Pedro Ejzykowicz has never lived so far from the ocean.
The son of second-generation Polish immigrants, Ejzykowicz grew up in Rio de Janeiro. When he announced he was leaving for the United States in 2003, his parents were hesitant: the family had a relatively stable and comfortable life in Brazil with opportunities that not everyone had. Ejzykowicz, however, still felt too close to robberies, kidnappings, and death, and the year he had spent studying in Germany as an undergrad had offered him a vision of a different way.
“My parents’ perspective was, ‘We saw how difficult it was for our parents, and now you are second-generation, and you have access to all these things. Are you sure you want to give that up?’ And I said yes,” he says. “I wanted to give it a try because I thought that it would be best for my family.”
But even as he ventured north to the United States, Ejzykowicz kept near water, living in New Orleans and southern California. But when his big opportunity came knocking, it meant moving to Denver—away from the ocean and into the mountains. For that move to be worth it, he needed a special opportunity: a growing company in an evolving industry with stellar mentors and opportunities to learn.
In 2014, he met John Foster, who was consulting with an independent power generation company called Southwest Generation (Foster would later become the company’s CEO). At the time, Foster was working to restructure the company, sell assets, and refinance debt to position Southwest Generation for future growth. Ejzykowicz had previously worked in bankruptcy and restructuring, and he knew he could help stabilize the company. The real question was whether Southwest Generation would turn the corner and become a growing company that would challenge his professional capabilities.
Knowing it was a risk to uproot his family and move to Colorado, Ejzykowicz decided to accept the challenge. In 2015, he came aboard to handle finance and accounting, and the company named him CFO in 2017.
“I always had an entrepreneurial spirit, and if I could do that in a smaller environment with other people like me, that would be even better,” he says. “That’s what Southwest Generation presented at that time.”
As CFO, Ejzykowicz is responsible for finance and accounting, overseeing a small but highly skilled team. So far, Ejzykowicz has helped the company evolve toward a more mature, process-oriented state; automating and streamlining systems has freed bandwidth for more complex projects and strategic planning. The results have been extraordinary. Since 2015, the company has more than quadrupled, with more growth on the horizon.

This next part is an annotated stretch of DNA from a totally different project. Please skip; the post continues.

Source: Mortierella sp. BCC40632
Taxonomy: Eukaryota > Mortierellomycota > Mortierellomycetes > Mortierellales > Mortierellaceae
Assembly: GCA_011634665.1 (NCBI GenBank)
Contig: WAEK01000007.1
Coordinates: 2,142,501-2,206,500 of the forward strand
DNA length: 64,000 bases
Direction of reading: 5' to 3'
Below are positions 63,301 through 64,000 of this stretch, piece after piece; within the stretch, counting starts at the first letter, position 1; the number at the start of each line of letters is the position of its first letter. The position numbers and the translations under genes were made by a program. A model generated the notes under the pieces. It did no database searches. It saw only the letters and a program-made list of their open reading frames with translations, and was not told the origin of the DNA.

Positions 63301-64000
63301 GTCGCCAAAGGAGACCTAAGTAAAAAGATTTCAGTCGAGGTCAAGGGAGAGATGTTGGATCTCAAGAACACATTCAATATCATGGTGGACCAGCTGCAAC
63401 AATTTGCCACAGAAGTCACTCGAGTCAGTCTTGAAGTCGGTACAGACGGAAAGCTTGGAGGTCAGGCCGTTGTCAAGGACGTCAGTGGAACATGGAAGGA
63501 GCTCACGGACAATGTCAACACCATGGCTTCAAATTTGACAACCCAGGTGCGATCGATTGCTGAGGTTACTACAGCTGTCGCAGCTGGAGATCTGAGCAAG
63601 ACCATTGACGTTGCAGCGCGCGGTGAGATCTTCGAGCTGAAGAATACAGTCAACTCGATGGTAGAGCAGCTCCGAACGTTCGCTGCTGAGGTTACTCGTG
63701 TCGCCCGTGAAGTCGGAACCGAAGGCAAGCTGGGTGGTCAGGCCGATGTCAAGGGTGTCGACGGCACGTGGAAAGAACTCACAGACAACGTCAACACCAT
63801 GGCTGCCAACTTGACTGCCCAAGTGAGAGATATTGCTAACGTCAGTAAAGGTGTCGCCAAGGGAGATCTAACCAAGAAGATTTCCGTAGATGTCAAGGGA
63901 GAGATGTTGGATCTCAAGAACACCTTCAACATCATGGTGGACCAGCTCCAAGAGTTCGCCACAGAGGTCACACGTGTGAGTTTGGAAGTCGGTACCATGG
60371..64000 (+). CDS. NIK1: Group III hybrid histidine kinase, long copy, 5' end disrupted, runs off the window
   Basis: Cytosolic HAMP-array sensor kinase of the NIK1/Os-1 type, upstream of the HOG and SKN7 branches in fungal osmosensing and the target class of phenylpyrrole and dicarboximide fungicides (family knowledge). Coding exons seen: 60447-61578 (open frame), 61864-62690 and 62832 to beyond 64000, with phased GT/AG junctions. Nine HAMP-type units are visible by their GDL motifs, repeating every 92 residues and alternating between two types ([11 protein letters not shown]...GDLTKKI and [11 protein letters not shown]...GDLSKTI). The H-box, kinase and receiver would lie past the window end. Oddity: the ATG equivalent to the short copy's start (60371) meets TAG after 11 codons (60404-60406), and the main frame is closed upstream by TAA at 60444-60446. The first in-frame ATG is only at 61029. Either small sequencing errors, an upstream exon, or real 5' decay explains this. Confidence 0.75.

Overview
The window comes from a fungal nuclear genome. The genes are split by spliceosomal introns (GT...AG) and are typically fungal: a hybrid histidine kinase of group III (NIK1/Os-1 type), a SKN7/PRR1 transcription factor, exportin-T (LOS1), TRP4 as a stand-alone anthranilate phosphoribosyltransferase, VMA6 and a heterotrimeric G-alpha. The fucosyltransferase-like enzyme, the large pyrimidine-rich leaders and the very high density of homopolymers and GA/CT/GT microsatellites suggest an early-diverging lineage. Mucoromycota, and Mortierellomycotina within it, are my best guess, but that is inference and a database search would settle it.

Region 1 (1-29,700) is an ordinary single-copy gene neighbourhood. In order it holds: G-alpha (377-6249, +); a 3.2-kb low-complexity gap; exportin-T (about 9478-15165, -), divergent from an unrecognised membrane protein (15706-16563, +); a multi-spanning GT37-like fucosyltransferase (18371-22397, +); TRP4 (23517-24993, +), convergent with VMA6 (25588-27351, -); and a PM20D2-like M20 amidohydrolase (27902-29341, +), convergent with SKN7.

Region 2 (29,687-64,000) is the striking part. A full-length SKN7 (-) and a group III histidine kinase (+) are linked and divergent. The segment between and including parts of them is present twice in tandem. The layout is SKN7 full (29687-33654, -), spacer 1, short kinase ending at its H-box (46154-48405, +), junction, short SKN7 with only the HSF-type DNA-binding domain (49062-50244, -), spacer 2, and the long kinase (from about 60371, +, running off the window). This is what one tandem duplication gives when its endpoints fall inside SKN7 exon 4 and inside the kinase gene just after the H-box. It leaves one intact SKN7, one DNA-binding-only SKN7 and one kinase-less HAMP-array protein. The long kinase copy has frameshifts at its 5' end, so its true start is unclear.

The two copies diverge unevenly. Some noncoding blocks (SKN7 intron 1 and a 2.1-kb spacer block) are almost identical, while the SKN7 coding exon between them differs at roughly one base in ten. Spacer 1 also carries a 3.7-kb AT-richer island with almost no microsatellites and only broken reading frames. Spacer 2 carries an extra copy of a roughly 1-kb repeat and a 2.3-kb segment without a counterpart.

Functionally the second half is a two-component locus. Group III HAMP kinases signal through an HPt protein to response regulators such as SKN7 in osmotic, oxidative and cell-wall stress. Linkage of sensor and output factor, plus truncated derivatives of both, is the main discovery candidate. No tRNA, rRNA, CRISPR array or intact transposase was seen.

Most of this growth came through acquisition, which stretched the organization. Southwest Generation hadn’t completed an acquisition since it was formed in 2008.
“The team here had not really worked on one and didn’t know how it would actually happen,” Ejzykowicz recalls. “We benefited from having a new accounting system in place by the time we did our first acquisition, but as we continued to acquire more assets, we continued to improve that process, which allowed us to keep the same number of people. That became our competitive advantage.”
Ejzykowicz says he’s often working outside his comfort zone, so he encourages his teammates to do the same—to attack new projects, develop new skills, and take risks, even if that means failing from time to time. In doing so, his promise is to support them according to their needs and drive them toward new experiences. He points out that enjoyment and competence often have little to do with each other; if you enjoy doing something, it’s worth taking the time to fail and learn from those mistakes, he says.
“It’s really about getting people to build confidence and test their own limits and giving them the opportunity to fail. If you’re in an environment where risk is accepted, you’re going to try things,” Ejzykowicz says. “The point is to understand what you like to do and what you’re capable of doing. Being capable doesn’t mean that you’re going to like it, and not being able doesn’t mean that you’re not going to like it, either. It’s not for me to decide but to give opportunities.”
To make Southwest Generation a safe place to take risks—and, therefore, a safe place to grow—Ejzykowicz does his best to embody that attitude. He makes sure to advertise his own mistakes—more than his successes, he jokes—and to let his team see him asking for help. That way, the team doesn’t conflate asking for help with failure. It’s important for people to enjoy what they do, and visible support can make the difference.
The company’s start-up culture will remain a strength as it continues to grow, Ejzykowicz says. Given Southwest Generation’s current size (fewer than a hundred), all the executives are both doers and strategic thinkers, and the company is evolving from a people-oriented enterprise toward a more process-oriented one. It’s a natural transition, he says, given the company’s rapid growth in a short amount of time.
“In the executive team, we all enjoy doing the work, but we also have to be strategic,” he says. “As we grow, the capacity to do the work gets diminished over time. I think that’s going to mean constantly looking for ways to improve processes, be efficient, understand risk, and look for the right people.”
Going into these next stages, Ejzykowicz has no doubt that taking on the CFO role at Southwest Generation was the right move. The cold weather in Denver has demanded some adjustments, but he and his wife and two kids are taking the opportunity to try new things themselves.
“It’s a challenge; I try to make it up by going to the pool when I can, but it’s not the same as the ocean” he says, laughing. “The family really enjoys the outdoors, so we’ve been enjoying the mountains and learning different things: road biking, skiing, all of those.”